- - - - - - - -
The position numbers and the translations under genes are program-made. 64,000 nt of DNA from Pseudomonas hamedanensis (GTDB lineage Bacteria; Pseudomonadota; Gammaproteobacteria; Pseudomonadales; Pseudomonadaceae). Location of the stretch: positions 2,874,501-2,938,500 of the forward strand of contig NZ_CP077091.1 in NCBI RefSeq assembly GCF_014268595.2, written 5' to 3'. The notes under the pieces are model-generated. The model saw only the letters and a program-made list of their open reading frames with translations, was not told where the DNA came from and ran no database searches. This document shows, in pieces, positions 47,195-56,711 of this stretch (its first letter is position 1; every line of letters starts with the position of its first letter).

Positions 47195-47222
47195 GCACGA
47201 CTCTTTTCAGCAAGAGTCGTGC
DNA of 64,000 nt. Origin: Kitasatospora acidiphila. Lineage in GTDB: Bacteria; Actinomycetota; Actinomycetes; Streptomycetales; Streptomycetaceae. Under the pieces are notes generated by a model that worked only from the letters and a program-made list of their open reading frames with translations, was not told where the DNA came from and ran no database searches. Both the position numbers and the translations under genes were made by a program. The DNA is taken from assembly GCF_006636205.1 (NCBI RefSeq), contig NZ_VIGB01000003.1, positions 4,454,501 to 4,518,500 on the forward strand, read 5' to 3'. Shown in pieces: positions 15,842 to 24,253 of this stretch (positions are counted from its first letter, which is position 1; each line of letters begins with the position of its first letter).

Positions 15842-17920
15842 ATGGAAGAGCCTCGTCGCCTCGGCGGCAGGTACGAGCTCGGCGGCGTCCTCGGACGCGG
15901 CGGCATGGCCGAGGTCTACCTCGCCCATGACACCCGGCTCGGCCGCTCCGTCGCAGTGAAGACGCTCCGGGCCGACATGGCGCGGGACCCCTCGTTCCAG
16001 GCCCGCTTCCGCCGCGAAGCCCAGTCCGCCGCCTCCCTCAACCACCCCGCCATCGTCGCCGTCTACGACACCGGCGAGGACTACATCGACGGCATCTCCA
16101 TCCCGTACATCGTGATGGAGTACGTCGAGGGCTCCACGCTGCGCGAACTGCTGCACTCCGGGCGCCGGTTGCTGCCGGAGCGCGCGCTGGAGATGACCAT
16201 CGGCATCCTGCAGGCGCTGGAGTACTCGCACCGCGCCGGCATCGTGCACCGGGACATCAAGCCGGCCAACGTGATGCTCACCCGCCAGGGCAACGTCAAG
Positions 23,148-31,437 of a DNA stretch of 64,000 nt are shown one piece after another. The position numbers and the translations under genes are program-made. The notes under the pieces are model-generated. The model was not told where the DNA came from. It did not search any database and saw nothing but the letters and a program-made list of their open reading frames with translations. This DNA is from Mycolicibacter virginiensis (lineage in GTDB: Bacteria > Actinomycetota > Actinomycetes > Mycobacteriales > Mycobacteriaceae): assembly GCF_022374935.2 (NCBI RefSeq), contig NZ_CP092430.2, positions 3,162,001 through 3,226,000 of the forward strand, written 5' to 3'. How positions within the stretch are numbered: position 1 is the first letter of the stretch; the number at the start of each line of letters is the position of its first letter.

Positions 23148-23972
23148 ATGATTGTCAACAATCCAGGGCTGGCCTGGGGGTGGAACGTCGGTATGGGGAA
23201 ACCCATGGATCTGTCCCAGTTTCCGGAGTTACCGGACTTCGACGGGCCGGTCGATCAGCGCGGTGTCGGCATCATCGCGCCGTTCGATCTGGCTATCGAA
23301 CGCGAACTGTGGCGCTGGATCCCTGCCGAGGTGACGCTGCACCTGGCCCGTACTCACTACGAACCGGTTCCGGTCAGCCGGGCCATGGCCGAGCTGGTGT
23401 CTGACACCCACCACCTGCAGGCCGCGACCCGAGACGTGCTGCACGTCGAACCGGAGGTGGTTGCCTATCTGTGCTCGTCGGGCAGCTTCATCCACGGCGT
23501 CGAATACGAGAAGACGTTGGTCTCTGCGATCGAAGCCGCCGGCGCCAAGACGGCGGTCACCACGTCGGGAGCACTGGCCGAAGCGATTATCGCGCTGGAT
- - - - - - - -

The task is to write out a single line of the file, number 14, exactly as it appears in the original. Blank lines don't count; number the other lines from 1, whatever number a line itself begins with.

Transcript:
23148 ATGATTGTCAACAATCCAGGGCTGGCCTGGGGGTGGAACGTCGGTATGGGGAA